Eurovision’s host city vows tight security measures amid Israeli participation

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The Swedish Eurovision host city Malmo on Wednesday promised heightened security for this year’s song contest, which faces protests over Israel’s participation during the war in Gaza.

Authorities vowed “visible” measures including police with submachine guns and reinforcements from Denmark and Norway around the event, ending with the final on May 11.

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Normally associated with rhinestones and kitsch, this year the competition has become a more controversial affair as critics have called for Israel to be banned from competing, with the war in Gaza entering its seventh month.

Sweden’s third largest city, Malmo is home to over 360,000 inhabitants spanning 186 nationalities, and a large part of the country’s population of Palestinian origin.

At least half a dozen applications have been filed for demonstration permits to protest the Israeli presence at the competition, which is organized by the European Broadcasting Union (EBU) together with Sweden’s public broadcaster SVT.

City authorities say the situation is under control.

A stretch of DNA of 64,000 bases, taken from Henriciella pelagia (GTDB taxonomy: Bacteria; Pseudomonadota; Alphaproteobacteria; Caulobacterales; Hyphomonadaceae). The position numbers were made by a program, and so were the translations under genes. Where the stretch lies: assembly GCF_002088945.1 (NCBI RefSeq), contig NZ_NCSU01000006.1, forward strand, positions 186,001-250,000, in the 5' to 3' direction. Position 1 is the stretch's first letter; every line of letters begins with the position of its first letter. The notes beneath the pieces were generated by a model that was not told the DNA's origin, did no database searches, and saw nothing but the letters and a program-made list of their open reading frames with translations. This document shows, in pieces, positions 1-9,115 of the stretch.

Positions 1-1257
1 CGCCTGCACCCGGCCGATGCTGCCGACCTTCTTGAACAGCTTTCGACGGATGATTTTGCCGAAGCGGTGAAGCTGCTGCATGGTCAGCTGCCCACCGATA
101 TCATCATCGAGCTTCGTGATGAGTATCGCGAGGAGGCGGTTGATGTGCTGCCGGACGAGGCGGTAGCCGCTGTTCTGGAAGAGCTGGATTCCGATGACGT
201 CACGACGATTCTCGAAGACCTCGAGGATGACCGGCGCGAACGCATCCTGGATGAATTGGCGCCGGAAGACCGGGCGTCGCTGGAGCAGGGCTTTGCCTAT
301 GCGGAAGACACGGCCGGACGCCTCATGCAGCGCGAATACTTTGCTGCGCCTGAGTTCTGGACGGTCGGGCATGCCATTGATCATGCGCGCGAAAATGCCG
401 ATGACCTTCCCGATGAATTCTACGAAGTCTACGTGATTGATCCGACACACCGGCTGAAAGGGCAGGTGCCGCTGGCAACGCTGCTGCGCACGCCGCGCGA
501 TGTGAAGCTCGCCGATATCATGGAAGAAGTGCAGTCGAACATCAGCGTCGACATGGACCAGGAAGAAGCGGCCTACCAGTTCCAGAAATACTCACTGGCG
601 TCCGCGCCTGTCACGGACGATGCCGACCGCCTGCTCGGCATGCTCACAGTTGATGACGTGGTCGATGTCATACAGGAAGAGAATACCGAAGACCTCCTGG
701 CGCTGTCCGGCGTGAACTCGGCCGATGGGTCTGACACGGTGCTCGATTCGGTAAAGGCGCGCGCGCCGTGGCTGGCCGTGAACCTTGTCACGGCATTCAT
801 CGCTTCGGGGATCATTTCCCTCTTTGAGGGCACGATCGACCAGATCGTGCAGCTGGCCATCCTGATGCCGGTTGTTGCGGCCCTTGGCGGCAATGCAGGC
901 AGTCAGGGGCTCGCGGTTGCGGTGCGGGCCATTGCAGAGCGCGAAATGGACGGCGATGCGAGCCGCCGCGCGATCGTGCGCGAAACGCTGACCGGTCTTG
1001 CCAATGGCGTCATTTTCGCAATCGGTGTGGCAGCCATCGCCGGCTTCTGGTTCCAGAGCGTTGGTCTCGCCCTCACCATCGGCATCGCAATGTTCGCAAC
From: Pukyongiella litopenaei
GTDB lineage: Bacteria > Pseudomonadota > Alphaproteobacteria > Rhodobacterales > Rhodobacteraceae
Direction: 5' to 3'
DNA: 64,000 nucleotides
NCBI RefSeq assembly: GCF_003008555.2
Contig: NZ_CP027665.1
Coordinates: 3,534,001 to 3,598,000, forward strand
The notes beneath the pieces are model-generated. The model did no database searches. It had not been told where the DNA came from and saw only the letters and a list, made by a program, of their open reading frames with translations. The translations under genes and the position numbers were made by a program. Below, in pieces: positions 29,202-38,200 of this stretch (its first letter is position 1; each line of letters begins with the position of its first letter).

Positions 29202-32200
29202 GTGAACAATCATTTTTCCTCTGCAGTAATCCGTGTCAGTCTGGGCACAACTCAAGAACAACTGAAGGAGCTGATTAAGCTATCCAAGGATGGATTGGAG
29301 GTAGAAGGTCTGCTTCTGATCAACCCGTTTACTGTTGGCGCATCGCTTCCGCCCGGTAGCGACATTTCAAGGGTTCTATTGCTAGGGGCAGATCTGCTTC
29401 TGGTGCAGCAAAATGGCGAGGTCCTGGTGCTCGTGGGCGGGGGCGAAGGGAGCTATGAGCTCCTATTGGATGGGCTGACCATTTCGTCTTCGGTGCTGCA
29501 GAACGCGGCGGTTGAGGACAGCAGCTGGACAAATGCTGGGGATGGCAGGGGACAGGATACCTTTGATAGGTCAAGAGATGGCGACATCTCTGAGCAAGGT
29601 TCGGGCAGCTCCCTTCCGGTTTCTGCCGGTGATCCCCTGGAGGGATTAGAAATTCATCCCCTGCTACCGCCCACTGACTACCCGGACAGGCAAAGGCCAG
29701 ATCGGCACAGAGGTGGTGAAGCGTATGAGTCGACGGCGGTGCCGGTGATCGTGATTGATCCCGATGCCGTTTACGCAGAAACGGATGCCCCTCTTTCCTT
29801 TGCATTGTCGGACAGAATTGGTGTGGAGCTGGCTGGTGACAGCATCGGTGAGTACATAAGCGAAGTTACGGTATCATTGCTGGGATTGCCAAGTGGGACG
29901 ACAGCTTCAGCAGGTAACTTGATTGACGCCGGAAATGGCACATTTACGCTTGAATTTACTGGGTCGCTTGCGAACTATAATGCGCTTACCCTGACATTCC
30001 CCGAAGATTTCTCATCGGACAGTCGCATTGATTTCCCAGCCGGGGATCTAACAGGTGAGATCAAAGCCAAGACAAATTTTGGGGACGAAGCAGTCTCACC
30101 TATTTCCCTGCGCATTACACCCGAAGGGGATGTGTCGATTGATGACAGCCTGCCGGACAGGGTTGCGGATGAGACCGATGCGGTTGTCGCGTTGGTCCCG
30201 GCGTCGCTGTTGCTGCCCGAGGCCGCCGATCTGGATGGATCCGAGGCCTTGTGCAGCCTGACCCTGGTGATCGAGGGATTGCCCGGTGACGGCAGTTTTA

“For the various events linked to Eurovision, security measures will be clearly visible,” the city’s security director, Per-Erik Ebbestahl, told a press conference.

Security checks will be stepped up, in particular for access to the various sites, where bags will mostly be prohibited, he said.

The police presence will also be strengthened, with reinforcements coming from Norway and Denmark, and officers will be more heavily armed than normal.

“There will be a lot of police in Malmo this time, with their usual armament, but also with heavier weapons” including submachine guns, said Petra Stenkula, chief of Malmo police.

“We are not used to seeing them in Sweden and Malmo,” Stenkula said.

The executive producer of the event for SVT, Ebba Adielsson, told AFP the security plan was “extremely stable.”

“Now what scares me the most is that people are too afraid” to participate in the event, she continued.

More than 100,000 visitors are expected to come to Malmo in the week leading up to the event.

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